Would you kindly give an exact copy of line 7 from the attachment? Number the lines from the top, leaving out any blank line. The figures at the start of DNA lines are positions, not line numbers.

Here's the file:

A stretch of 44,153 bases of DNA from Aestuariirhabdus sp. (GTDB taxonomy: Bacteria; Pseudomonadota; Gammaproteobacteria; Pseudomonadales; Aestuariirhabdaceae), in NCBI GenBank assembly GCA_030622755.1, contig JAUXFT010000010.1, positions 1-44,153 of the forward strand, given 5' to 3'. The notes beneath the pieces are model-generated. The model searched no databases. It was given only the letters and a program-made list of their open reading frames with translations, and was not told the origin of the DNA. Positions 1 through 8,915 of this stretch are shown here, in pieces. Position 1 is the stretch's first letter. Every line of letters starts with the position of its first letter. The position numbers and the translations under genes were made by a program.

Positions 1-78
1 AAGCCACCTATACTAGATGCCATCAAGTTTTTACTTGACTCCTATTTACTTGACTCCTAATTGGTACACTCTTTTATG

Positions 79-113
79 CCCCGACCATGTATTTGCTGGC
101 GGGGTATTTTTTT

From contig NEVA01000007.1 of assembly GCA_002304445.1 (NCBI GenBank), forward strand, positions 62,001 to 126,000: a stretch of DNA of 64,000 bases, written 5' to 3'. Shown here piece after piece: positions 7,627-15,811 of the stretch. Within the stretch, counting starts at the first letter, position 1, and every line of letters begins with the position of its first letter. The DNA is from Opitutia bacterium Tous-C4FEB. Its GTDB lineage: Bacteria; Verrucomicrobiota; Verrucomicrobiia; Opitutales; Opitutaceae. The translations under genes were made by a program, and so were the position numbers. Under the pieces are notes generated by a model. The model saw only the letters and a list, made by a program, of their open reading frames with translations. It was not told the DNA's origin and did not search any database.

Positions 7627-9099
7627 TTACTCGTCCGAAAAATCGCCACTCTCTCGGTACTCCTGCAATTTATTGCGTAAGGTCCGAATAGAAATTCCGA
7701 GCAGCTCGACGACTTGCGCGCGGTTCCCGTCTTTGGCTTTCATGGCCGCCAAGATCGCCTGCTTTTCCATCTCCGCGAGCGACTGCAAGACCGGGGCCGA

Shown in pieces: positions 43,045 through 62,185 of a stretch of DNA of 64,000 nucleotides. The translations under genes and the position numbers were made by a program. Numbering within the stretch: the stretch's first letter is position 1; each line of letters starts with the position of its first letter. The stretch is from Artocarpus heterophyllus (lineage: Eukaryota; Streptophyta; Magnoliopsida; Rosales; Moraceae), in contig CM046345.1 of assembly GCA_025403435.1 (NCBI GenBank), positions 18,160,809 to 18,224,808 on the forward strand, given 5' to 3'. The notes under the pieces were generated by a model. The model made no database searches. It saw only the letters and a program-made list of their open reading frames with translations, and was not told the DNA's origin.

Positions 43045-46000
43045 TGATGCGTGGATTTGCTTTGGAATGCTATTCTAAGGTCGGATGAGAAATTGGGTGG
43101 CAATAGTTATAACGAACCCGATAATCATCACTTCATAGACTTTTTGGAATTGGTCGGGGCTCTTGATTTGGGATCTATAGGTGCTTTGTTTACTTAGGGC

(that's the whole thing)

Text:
From contig NEVA01000007.1 of assembly GCA_002304445.1 (NCBI GenBank), forward strand, positions 62,001 to 126,000: a stretch of DNA of 64,000 bases, written 5' to 3'. Shown here piece after piece: positions 7,627-15,811 of the stretch. Within the stretch, counting starts at the first letter, position 1, and every line of letters begins with the position of its first letter. The DNA is from Opitutia bacterium Tous-C4FEB. Its GTDB lineage: Bacteria; Verrucomicrobiota; Verrucomicrobiia; Opitutales; Opitutaceae. The translations under genes were made by a program, and so were the position numbers. Under the pieces are notes generated by a model. The model saw only the letters and a list, made by a program, of their open reading frames with translations. It was not told the DNA's origin and did not search any database.